Purdue University students build high-speed transportation using frame grabbers

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BitFlow, a global innovator of frame grabbers for industrial, scientific and military vision systems, today announced its sponsorship of the Purdue University engineering team selected to compete in the January 2017 SpaceX Hyperloop Pod Competition. The 18-member Purdue Hyperloop Team was among more than 120 universities who submitted designs earlier this year, and one of 29 teams invited to the next round.

‘BitFlow is proud to work with the Purdue team as it develops the next generation of ultra high speed transportation, especially because they are relying on BitFlow frame grabbers and software development kits, along with technical support from our engineers,’ said Donal Waide, Director of Sales & Marketing for BitFlow. ‘This is a great opportunity for BitFlow to foster engineering students' interest in machine vision technology, and support to some of this country's brightest young minds.’

Purdue's team is deploying a BitFlow Axion-CL Camera Link frame grabber within its pod as part of a high resolution video-based location finder. The frame grabber greatly simplifies the multiple camera set-up by appearing in software as two completely independent frame grabbers, rather than a single unit. In dual camera mode, as a result, two cameras do not need to be the same resolution, frame rate, trigger mode or tap format, giving added versatility in the students' design. The Axion-CL leverages BitFlow's StreamSync system, an optimized DMA engine, and expanded I/O capabilities that provide unprecedented flexibility in routing, all giving the students an amazing amount of power at their finger tips, ready to accelerate image processing functions and solve vision design challenges.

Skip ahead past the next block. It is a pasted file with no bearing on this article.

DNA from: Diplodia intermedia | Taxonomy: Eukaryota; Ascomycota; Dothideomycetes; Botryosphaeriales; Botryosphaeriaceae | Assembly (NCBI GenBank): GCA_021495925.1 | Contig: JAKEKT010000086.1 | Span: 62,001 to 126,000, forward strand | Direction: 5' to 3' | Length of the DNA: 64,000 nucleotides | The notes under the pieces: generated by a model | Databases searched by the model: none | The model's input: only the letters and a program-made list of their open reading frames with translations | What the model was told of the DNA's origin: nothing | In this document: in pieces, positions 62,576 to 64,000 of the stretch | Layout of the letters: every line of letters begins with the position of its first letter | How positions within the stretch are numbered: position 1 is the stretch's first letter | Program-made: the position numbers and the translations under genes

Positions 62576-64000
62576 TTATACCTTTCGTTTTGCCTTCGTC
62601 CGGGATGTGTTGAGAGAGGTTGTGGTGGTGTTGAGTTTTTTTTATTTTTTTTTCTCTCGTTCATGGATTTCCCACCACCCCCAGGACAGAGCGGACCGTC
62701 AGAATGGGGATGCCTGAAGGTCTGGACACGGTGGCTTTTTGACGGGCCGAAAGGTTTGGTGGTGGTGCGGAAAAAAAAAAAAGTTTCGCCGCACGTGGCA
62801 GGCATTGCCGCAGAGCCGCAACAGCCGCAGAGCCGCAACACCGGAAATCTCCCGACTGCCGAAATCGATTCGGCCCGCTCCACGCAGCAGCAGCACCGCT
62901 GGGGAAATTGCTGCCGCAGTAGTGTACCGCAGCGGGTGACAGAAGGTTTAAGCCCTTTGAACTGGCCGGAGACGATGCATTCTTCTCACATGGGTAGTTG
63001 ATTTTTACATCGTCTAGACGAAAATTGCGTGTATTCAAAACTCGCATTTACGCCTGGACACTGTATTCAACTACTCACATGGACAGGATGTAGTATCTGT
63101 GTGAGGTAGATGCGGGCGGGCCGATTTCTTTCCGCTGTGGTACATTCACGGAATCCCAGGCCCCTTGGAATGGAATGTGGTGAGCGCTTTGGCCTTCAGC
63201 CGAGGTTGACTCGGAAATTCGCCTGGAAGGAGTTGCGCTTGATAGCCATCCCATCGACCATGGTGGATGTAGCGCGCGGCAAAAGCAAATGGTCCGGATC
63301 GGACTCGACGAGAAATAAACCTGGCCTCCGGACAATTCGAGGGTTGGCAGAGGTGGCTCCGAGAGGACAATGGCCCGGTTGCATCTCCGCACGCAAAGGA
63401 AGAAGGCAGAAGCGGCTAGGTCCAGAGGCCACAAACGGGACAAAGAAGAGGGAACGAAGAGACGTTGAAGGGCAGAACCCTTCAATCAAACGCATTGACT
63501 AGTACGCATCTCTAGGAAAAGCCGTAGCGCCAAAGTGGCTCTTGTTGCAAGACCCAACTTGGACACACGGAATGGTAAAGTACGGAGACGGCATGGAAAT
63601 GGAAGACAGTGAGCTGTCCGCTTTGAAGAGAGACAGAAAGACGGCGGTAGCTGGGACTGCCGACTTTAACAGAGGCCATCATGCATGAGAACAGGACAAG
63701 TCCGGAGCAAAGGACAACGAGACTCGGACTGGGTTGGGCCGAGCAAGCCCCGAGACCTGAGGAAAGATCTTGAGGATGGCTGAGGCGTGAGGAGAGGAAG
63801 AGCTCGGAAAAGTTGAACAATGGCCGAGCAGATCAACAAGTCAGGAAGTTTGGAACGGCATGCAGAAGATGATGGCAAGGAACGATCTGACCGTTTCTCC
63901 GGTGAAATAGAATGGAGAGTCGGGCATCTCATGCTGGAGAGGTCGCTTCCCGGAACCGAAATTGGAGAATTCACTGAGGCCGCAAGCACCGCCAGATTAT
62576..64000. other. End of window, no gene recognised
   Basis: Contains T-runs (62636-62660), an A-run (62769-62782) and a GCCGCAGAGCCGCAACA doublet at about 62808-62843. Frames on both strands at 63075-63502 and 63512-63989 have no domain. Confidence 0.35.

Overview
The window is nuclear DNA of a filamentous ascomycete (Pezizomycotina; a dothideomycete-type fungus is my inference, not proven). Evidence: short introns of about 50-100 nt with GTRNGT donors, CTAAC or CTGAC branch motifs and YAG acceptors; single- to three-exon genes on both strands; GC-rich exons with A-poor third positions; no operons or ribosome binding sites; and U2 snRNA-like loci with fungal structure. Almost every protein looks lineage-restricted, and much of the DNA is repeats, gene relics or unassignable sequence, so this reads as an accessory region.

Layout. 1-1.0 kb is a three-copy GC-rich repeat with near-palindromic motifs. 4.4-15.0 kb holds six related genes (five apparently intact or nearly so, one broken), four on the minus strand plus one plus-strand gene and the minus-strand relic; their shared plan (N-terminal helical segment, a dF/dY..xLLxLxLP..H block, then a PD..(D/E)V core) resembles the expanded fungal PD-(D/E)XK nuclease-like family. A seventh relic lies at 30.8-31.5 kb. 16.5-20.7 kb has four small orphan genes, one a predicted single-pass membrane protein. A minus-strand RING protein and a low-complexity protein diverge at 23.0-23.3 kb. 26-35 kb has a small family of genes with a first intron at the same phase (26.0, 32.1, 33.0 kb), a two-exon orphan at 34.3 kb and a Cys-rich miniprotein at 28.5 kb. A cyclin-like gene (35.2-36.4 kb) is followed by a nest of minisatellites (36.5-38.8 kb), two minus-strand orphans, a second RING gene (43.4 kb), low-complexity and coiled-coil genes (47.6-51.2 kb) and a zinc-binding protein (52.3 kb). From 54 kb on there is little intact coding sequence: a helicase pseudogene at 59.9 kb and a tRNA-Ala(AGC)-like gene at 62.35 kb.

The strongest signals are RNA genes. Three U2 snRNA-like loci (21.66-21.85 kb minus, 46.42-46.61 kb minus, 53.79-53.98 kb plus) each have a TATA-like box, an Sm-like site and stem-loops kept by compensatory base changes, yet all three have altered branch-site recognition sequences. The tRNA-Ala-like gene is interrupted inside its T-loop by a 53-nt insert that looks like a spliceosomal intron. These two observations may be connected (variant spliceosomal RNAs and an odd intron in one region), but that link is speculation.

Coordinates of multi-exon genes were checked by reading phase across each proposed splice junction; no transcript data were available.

Aimed at university students, the SpaceX Hyperloop Pod Competition was created to find the best, fastest pod design for a hyperloop transportation system. Following preliminary judging 29 teams, including Purdue, were selected to build three-fourth scale physical prototypes and test them on a one-mile Hyperloop test track that SpaceX constructed near its Hawthorne, California headquarters. The primary goal of the SpaceX Hyperloop Pod Competition is to produce a fail-safe, passenger-friendly, scalable prototype that successfully levitates throughout the length of the track.

In 2013, SpaceX and Tesla founder Elon Musk envisioned the ‘Hyperloop’ concept as a fast transportation technology designed to revolutionize modern transit. It involves a levitating passenger capsule or ‘pod’ propelled by magnets in a vacuum tube traveling at 750 MPH -- or nearly the speed of sound. Such a system would reduce the travel time, for example, between San Francisco and Los Angeles to less than a half-hour. Musk has kept Hyperloop ‘open-source’ and patent-free to encourage fresh thinking and drive innovative approaches to this revolutionary concept, whether the ideas came from students, independent engineering teams or entrepreneurs.